The Wii? Totally, totally worth it.
I will say this straight up: if it’s top-of-the-line graphics and abilities you want, the Wii doesn’t cut the mustard. Its sole non-game feature that makes pretentions at being something more than a simple console is the internet access, and even that’s flaky and needlessly slow – for one, where did Nintendo manage to find a 802.11b only chip in 2008? Everything else is focused on the game, and in some ways, that’s what you want from a console, despite everything the Playstations and Xboxen are being sold for.
Negative points out of the way, the good: the Wii is possibly the most fun you’ve had with a console since you blew the dust out of a Super Mario Bros. cart and carefully loaded it into the NES. There’s any number of factors contributing, but chief among them is most certainly the Wiimote and the software developers’ execution of it. It’s one thing to push buttons at the right time to get things to happen on screen – it’s quite another to throw your whole body into that forehand smash, or tire yourself out completely from three bouts of virtual boxing.
The Wiimote and Nintendo’s first-party games have paved the way for a different type of game on the Wii, one which must be easy to pick up and explainable in a few short pictures or instructions. Party games previously would require a (mental) remapping of buttons essentally every time you switch a minigame, but with the Wiimote’s ability to imitate or at least provide a good proxy for physical actions, it becomes something far more intuitive and easy to pick up.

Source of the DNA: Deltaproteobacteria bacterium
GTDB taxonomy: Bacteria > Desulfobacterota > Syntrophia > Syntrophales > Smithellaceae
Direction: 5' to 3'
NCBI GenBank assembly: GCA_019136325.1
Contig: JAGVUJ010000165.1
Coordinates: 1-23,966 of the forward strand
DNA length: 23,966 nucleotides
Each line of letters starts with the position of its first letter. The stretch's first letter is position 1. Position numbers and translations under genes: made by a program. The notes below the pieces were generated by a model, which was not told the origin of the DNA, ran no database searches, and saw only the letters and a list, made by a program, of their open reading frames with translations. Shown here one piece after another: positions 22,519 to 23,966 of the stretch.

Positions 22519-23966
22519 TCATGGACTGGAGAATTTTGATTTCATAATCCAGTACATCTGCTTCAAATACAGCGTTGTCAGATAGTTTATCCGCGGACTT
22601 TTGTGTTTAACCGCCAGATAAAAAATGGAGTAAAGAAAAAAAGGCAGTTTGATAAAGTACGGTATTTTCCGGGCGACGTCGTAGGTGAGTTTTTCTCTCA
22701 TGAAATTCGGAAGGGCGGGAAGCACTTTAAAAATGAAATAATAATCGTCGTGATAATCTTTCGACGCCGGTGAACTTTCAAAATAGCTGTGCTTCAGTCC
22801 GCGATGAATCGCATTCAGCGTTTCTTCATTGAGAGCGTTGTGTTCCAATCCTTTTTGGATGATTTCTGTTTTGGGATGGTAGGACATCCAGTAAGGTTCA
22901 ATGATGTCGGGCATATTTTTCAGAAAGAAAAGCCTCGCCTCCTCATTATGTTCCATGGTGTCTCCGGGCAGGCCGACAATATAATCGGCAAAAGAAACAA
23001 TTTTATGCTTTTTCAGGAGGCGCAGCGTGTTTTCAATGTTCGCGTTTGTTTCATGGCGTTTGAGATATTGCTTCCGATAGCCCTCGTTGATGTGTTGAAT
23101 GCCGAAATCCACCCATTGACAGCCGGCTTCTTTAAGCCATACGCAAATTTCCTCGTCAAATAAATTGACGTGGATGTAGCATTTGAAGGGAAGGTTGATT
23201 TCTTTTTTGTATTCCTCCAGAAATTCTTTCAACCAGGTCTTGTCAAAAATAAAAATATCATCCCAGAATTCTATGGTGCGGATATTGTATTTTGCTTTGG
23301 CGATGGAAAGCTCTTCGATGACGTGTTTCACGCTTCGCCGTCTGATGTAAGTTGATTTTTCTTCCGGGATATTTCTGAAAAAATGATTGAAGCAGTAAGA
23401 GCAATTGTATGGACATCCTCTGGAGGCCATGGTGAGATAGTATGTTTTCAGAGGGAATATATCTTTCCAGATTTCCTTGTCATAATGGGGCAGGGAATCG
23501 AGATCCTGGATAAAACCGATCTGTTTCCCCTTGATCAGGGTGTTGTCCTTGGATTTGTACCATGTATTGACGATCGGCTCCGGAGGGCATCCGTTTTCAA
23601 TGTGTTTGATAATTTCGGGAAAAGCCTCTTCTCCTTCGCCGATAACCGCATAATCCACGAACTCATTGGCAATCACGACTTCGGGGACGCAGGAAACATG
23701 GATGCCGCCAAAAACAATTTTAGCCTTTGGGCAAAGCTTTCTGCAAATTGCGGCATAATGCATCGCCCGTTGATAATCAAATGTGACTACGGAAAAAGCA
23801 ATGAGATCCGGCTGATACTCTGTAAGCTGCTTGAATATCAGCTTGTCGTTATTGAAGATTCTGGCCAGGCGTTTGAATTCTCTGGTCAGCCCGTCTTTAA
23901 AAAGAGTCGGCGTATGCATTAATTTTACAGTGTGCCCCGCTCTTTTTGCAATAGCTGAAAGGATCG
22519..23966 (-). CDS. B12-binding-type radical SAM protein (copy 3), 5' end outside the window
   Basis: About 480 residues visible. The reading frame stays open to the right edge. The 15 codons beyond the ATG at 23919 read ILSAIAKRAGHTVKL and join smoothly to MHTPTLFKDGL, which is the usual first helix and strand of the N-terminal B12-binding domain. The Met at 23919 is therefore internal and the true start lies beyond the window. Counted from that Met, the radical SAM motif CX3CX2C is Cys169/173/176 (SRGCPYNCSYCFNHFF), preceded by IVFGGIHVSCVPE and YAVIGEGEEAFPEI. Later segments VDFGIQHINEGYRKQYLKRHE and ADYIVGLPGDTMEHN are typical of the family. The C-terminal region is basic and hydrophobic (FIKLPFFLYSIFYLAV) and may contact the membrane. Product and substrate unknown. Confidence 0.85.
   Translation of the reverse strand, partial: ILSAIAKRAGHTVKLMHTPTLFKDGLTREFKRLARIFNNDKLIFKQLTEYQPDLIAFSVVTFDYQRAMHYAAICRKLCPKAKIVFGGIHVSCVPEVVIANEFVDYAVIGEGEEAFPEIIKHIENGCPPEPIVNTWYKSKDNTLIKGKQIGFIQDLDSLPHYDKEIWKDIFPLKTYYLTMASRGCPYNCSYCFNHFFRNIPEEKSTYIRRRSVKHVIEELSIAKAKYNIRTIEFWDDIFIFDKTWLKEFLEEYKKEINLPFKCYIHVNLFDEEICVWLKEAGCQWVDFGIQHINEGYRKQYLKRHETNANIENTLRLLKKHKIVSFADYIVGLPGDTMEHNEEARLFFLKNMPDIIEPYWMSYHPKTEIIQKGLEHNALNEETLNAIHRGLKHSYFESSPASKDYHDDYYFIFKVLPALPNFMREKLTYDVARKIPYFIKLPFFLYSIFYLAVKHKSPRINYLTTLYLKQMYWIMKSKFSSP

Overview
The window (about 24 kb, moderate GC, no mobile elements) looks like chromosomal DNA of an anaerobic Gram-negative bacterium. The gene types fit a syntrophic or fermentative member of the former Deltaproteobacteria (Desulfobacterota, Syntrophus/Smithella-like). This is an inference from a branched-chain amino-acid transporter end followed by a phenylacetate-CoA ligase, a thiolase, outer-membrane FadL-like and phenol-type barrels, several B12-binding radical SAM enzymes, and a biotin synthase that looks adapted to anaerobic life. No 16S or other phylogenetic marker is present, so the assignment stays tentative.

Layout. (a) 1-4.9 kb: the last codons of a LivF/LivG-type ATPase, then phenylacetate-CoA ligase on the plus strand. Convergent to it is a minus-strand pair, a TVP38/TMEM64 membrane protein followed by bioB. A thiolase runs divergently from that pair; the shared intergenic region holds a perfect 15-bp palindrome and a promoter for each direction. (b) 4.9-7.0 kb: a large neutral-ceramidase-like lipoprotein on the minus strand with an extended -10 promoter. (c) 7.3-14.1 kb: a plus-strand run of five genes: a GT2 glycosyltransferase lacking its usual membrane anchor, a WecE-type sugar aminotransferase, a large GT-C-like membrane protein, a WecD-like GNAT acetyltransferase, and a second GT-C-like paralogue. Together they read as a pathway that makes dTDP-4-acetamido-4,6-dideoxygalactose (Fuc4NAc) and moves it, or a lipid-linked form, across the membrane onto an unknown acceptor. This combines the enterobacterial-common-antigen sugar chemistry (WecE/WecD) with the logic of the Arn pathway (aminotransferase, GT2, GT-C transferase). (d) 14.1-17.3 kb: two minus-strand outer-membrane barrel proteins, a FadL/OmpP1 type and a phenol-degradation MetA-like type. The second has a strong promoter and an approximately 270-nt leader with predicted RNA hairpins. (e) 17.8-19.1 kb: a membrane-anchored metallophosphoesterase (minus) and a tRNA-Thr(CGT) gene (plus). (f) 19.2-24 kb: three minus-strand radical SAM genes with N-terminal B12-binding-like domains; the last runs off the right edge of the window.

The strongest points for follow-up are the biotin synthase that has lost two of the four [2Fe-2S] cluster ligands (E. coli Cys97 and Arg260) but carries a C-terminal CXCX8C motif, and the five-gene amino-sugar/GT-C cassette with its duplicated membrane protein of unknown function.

Wii Sports and Wii Play, bundled with the console and extra controller respectively, are almost tech-demos from Nintendo to show what the system is capable of, but end up being immense fun and the easiest to pick up and play any time. Rayman Raving Rabbids is minigames packaged up in a semi-structured format, and while creative and enjoyable, is so out there that it’s a little worrying. Mario Party 8 is sort of Monopoly with minigames, and while it can be fun with a bunch of friends, it amounts to little when you have less than 4 to play, and its play mechanics are unbalanced, IMO. Super Monkey Ball: Banana Blitz on the other hand has a massive collection of minigames that are pretty easy to pick up and fun to play even on your own, along with the main single player Monkey Ball format.
Finally Mario Kart Wii. One thing you know is that Nintendo haven’t mucked with the formula here – this is the same game you played on the N64, or the SNES, with some bumps to the graphics and a few more weapons and tracks. One formula I wish they’d mucked with though is the “balance” given to the pickups makes it a very… socialist game, shall we say. Weighted randomness might make it occasionally punishing to be behind, but there’s definitely some fun in that – as opposed to knowing what to expect and having to work to maintain the lead while getting constantly bombarded in seemingly arbitrary ways (blue shells being the bane of the leader’s existance). The Battle Mode is also sorely lacking, the forced AI players determining the game far more than any human factor. Racing however stays fun and simple, though I recommend using the Wiimote-nunchuck combination rather than the wheel, for precision alone if nothing else.
Back-asswards though this review may have been, the Wii is immense fun. I have yet to pick up more lengthy and challenging games, admittedly, but the fun of the console seems to really lie in the creativity of minigames and the intuitive control mechanism that makes it instantly likeable by many. If you haven’t played it yet, you’re really missing out on what gaming should be – pure and simple fun.